Eyes on the Prize: The Promised Land (1967-1968)

About This Episode


"A time comes when silence is betrayal, and that time has come for us in relation to Vietnam." — Reverend Martin Luther King, Jr.

By 1967, the U.S. is deeply entrenched in Vietnam, a war Martin Luther King, Jr. is publicly opposed to. In a speech at New York's Riverside Church, King says, "the promises of the great society have been shot down on the battlefields of Vietnam...making the poor, white and Negro, bear the heaviest burden both at the front and at home." Although King's views affect his public image, the tide is turning; Americans have grown weary of the steady stream of body bags coming home. The 1968 presidential campaign becomes a referendum on the war with President Lyndon Johnson not seeking re-election. Instead, candidates Eugene McCarthy and Robert F. Kennedy vie for the nomination with anti-war platforms.

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"...We are dealing with issues that cannot be solved without the nation spending billions of dollars and undergoing a radical redistribution of economic power." — Reverend Martin Luther King, Jr.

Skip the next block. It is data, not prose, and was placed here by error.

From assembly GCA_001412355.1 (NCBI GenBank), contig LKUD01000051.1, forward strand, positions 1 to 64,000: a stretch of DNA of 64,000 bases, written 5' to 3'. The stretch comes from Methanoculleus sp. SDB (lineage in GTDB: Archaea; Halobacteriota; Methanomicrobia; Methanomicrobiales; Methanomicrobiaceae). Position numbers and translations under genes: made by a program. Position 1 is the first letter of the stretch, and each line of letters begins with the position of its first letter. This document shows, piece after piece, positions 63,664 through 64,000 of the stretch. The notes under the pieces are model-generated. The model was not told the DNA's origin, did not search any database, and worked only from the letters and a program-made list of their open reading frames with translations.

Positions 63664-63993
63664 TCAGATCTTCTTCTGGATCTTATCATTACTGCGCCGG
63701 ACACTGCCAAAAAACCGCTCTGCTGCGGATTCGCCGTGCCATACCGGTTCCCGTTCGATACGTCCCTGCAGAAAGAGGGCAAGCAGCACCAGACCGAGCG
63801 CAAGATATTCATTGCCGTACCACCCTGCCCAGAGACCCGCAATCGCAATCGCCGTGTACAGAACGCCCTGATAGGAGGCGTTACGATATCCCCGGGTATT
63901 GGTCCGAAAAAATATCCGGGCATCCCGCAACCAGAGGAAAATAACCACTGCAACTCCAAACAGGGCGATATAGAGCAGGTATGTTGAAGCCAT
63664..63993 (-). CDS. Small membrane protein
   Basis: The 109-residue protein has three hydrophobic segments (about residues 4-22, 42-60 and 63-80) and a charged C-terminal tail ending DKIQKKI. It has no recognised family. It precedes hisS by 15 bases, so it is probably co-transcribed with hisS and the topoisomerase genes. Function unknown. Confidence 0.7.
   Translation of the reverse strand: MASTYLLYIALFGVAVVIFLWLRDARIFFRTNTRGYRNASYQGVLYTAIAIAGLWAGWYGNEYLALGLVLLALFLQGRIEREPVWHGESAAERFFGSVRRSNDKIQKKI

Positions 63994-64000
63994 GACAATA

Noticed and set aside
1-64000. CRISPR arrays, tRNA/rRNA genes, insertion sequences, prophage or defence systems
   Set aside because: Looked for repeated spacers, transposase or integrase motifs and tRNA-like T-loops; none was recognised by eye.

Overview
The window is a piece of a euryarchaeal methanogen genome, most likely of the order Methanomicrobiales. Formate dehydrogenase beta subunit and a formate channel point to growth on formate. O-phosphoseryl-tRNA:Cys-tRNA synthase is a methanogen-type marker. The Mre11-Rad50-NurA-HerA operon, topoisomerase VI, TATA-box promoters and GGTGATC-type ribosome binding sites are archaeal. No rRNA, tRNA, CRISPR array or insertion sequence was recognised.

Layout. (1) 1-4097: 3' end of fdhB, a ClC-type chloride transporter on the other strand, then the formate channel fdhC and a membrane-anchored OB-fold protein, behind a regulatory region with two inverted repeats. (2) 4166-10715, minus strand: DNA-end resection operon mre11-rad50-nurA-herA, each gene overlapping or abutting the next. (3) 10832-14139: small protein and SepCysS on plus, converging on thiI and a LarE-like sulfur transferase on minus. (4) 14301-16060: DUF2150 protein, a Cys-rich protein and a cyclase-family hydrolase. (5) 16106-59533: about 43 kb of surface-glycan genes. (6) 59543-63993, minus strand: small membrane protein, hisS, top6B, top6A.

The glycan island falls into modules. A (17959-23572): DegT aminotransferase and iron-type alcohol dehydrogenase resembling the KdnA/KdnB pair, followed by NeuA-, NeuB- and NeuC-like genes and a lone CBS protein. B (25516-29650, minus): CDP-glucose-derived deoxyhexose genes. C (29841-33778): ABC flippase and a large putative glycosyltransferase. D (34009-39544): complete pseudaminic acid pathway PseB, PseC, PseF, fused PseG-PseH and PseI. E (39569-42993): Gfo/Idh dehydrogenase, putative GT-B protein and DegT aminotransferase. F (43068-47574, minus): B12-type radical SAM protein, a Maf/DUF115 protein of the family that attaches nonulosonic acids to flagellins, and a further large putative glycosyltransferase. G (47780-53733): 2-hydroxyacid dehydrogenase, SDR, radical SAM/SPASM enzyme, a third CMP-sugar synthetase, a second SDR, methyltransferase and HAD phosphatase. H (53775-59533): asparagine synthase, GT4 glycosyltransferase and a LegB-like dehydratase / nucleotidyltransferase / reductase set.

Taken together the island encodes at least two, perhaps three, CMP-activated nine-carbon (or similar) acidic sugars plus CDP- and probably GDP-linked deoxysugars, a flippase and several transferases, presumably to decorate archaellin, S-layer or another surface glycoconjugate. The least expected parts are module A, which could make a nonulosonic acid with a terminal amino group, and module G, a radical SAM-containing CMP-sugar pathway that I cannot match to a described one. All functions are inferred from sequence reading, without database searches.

One in seven Americans lives in poverty in 1967. Economic justice is the next target for Martin Luther King, Jr. and the Southern Christian Leadership Conference (SCLC) as they embark on the Poor People's Campaign. Upon activist Marian Wright's recommendation, the SCLC plans to bring "a nonviolent army of the poor" to the nation's attention. While organizing, King detours to support striking sanitation workers in Memphis, where he is assassinated on April 4, 1968. Riots erupt around the country as people mourn the loss. The SCLC presses forward with the poor people's march in Washington, D.C. but the protest fails. The encampment on the National Mall, known as "Resurrection City," is shut down.

The award-winning documentary series Eyes on the Prize tells the definitive story of the civil rights era from the point of view of the ordinary men and women whose extraordinary actions launched a movement that changed the fabric of American life, and embodied a struggle whose reverberations continue to be felt today.

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